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I have a following dictionary :
{2009: [12, 11, 10, 9], 2010: [1]}

I'm trying to reverse-sort it, so that 2010 comes first. Here's the code :

def dictSort(dict):
    items = dict.items()
    items.sort(reverse=True)
    dict = {}
    for item in items:
        dict[item[0]] = item[1]
    return dict

But in return I get the same dictionary. Until the for loop everything looks fine. Why is that ?

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4 Answers

up vote 2 down vote accepted

Dictionary keys are not ordered. Think of a dict as a set of key/value pairs.

This is coming in Python 3.1: http://docs.python.org/dev/library/collections.html#collections.OrderedDict

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2  
Note: OrderedDict is in Python 2.7 too. (Earlier versions can use a recipe). –  Piet Delport Oct 4 '10 at 18:10
    
@Piet - Very cool! –  dkamins Oct 4 '10 at 18:14
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A dictionary is unordered, whatever you put into it isn't stored in the order you add to it.

If you want to do something to it in sorted order, you can do:

items = dict.items.sort(reverse=True)
for item in items:
    doSomething(item,mydict[item])

or

for key,value in iter(sorted(mydict.iteritems(),reverse=True))
     doSomething(key,value)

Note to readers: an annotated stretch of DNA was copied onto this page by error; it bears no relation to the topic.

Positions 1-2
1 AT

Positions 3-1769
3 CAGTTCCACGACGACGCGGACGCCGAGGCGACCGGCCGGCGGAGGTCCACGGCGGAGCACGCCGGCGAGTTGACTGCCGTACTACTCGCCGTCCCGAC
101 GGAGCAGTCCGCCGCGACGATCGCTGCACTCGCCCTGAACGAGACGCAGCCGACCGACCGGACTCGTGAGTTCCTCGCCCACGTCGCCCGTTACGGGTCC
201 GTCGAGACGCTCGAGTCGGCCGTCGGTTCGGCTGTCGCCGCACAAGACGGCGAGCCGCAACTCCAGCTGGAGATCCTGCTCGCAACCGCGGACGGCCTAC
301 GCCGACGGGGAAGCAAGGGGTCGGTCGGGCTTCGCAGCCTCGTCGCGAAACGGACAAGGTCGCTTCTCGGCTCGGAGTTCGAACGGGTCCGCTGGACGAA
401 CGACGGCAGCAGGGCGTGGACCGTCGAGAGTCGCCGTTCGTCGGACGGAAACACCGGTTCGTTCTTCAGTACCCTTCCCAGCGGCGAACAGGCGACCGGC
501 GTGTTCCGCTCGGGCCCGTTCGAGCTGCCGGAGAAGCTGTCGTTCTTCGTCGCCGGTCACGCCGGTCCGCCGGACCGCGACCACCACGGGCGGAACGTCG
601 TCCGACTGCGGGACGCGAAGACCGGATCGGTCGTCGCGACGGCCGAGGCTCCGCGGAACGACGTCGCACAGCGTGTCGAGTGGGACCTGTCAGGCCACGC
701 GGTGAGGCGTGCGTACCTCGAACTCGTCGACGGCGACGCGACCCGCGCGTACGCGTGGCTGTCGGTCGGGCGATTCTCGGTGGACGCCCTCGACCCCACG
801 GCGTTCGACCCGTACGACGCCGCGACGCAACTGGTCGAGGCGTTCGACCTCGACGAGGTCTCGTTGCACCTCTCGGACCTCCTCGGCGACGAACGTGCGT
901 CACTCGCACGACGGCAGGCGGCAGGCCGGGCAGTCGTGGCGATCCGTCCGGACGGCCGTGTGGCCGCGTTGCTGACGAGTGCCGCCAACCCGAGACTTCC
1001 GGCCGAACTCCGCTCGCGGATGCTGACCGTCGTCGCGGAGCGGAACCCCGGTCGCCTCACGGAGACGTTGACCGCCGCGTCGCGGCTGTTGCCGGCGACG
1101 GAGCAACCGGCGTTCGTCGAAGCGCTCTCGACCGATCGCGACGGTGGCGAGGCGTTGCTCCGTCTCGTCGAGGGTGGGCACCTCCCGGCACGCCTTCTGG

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dict.items is a function, not an attribute; sort works in-place, so you cannot assing its output (which is None). Maybe for item in sorted(mydict.items()): ... –  tokland Oct 4 '10 at 18:33
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Dictionaries don't have an order. If you are trying to output the dictionary in a certain order, try grabbing all the keys, sorting them, and using that list to know which order to output things.

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Here one way to generate items of dict in reversed order of key (BTW please do not use dict for variable name!):

def dict_sort(thisdict, reverse=True):
    return ((key, thisdict[key]) for key in sorted(thisdict, reverse=reverse))

mydict = {2009: [12, 11, 10, 9], 2010: [1]}
for i in dict_sort(mydict):
    print "%i: %s" % i
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